This principle is well expounded by Judge MORRISON in Brewer v. Lohr, 35 Pa. Superior Ct. 461, where (p. 464) he quoted Justice GORDON in Sower's Admr. v. Weaver, 84 Pa. 262, who said that the validity of a parol contract for sale of land depends upon whether it is a case which would "entitle [plaintiff] to a decree of specific performance". Also "equity will not enforce a contract the consideration of which is only natural love and affection". It is further quoted: "'... Such will also be the case with a gift where, in pursuance thereof, possession has been taken and valuable improvements have been made; this a fortiori, where this possession has been undisturbed for a great length of time or where the improvements have added largely to the value of the property.'" (Italics supplied)

In Eckert v. Mace, 3 P. & W. 364, this Court held (p. 365): "... There may be such a thing as a sale [of land] to a child by parol, or a gift rendered valid by improvements, but such a case requires much stronger and clearer evidence than would be necessary to establish a similar transaction between strangers,... it

[ 376 Pa. Page 590]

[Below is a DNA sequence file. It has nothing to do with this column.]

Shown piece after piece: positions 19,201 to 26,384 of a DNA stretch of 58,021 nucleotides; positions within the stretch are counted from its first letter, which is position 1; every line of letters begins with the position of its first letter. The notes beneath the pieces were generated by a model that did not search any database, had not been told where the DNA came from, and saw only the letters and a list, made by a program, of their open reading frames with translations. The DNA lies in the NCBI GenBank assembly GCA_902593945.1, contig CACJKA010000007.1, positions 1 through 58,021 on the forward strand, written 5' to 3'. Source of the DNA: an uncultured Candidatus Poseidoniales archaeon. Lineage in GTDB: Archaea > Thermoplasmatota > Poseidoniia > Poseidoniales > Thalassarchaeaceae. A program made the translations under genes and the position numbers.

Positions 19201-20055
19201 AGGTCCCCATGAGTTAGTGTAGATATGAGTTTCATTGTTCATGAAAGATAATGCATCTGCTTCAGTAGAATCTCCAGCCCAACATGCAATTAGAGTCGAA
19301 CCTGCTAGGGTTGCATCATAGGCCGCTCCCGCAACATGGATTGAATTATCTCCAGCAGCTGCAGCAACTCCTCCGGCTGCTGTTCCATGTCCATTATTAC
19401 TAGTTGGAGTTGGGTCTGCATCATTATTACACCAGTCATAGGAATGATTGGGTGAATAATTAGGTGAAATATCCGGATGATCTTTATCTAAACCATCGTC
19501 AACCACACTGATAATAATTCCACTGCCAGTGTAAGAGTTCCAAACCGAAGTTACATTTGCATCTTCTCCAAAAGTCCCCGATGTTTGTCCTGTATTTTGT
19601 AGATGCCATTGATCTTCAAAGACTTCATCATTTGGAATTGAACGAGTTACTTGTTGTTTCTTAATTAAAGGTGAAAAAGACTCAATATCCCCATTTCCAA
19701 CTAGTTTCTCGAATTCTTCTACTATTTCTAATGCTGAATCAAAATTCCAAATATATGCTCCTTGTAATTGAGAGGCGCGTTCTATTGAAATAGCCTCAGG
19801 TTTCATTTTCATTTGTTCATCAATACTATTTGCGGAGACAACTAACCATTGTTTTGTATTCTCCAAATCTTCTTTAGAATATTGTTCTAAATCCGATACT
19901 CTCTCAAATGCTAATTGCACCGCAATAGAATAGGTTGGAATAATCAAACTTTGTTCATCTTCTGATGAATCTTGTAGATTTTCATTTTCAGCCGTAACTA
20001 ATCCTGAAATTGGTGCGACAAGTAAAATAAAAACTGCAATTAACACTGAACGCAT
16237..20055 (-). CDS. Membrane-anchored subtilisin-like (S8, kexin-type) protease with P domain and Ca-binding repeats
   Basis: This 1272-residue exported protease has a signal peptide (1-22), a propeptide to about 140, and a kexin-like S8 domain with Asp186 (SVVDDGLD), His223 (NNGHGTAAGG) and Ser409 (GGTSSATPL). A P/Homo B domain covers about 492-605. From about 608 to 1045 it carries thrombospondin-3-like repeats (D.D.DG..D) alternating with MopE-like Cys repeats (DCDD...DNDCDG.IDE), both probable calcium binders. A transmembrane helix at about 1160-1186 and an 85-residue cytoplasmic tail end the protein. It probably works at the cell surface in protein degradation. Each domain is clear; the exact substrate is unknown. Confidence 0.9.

ought to be proved fully, satisfactorily, and almost beyond the possibility of mistake." In King v. King, 273 Pa. 351, 116 A. 892, we held that such testimony must be "clear, precise and indubitable: [citing cases]". The whole problem was encompassed by our present Chief Justice HORACE STERN in Rarry v. Shimek, 360 Pa. 351, 62 A.2d 46, wherein it was decided: "The requisites for the creation of a valid parol gift of land notwithstanding the Statute of Frauds of March 21, 1772, 1 Sm. L. 389,... are (1) that the evidence of the gift be direct, positive, express and unambiguous; (2) that possession be taken in pursuance of the alleged gift at the time or immediately after it is made, and that such possession be exclusive, open, notorious, adverse and continuous; (3) that the donee make valuable improvements on the property for which compensation in damages would be inadequate... stronger evidence is required of the donor's intention to part with his ownership in such transactions [between parent and child] than in those between persons who are not blood relatives... the requirement of the law that the improvements be such that compensation would be inadequate does not mean... that no amount of compensation, however large, would be sufficient, but that it would be impracticable, if not impossible, to determine such amount with any fair degree of accuracy by ordinary and available standards." Many cases are cited in the opinion, and its footnotes, which amply sustain the decision.